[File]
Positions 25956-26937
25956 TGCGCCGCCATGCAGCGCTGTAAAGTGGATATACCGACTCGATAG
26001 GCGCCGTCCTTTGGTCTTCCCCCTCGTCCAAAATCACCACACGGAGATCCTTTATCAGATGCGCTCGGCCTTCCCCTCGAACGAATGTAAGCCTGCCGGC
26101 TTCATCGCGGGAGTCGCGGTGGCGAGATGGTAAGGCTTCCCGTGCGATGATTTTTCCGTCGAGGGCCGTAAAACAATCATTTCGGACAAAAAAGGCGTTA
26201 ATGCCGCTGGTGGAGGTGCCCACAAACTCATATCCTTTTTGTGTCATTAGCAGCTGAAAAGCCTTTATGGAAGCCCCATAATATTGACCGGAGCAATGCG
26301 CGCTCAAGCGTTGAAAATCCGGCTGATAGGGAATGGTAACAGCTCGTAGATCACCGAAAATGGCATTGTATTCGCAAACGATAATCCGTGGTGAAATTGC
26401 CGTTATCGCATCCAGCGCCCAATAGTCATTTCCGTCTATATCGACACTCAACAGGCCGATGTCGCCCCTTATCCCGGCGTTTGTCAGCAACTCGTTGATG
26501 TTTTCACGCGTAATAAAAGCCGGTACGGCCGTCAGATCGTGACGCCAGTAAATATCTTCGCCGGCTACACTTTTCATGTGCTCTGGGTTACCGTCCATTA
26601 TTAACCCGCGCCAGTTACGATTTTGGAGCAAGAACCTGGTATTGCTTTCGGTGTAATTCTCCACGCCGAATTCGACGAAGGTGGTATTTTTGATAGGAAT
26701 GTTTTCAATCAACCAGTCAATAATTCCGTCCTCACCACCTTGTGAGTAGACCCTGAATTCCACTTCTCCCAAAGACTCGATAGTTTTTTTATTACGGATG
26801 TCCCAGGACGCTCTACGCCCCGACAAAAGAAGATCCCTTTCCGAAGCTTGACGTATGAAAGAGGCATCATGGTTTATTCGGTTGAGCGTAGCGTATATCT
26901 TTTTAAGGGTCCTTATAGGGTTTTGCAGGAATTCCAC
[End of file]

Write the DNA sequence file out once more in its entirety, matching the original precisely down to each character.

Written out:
Positions 25956-26937
25956 TGCGCCGCCATGCAGCGCTGTAAAGTGGATATACCGACTCGATAG
26001 GCGCCGTCCTTTGGTCTTCCCCCTCGTCCAAAATCACCACACGGAGATCCTTTATCAGATGCGCTCGGCCTTCCCCTCGAACGAATGTAAGCCTGCCGGC
26101 TTCATCGCGGGAGTCGCGGTGGCGAGATGGTAAGGCTTCCCGTGCGATGATTTTTCCGTCGAGGGCCGTAAAACAATCATTTCGGACAAAAAAGGCGTTA
26201 ATGCCGCTGGTGGAGGTGCCCACAAACTCATATCCTTTTTGTGTCATTAGCAGCTGAAAAGCCTTTATGGAAGCCCCATAATATTGACCGGAGCAATGCG
26301 CGCTCAAGCGTTGAAAATCCGGCTGATAGGGAATGGTAACAGCTCGTAGATCACCGAAAATGGCATTGTATTCGCAAACGATAATCCGTGGTGAAATTGC
26401 CGTTATCGCATCCAGCGCCCAATAGTCATTTCCGTCTATATCGACACTCAACAGGCCGATGTCGCCCCTTATCCCGGCGTTTGTCAGCAACTCGTTGATG
26501 TTTTCACGCGTAATAAAAGCCGGTACGGCCGTCAGATCGTGACGCCAGTAAATATCTTCGCCGGCTACACTTTTCATGTGCTCTGGGTTACCGTCCATTA
26601 TTAACCCGCGCCAGTTACGATTTTGGAGCAAGAACCTGGTATTGCTTTCGGTGTAATTCTCCACGCCGAATTCGACGAAGGTGGTATTTTTGATAGGAAT
26701 GTTTTCAATCAACCAGTCAATAATTCCGTCCTCACCACCTTGTGAGTAGACCCTGAATTCCACTTCTCCCAAAGACTCGATAGTTTTTTTATTACGGATG
26801 TCCCAGGACGCTCTACGCCCCGACAAAAGAAGATCCCTTTCCGAAGCTTGACGTATGAAAGAGGCATCATGGTTTATTCGGTTGAGCGTAGCGTATATCT
26901 TTTTAAGGGTCCTTATAGGGTTTTGCAGGAATTCCAC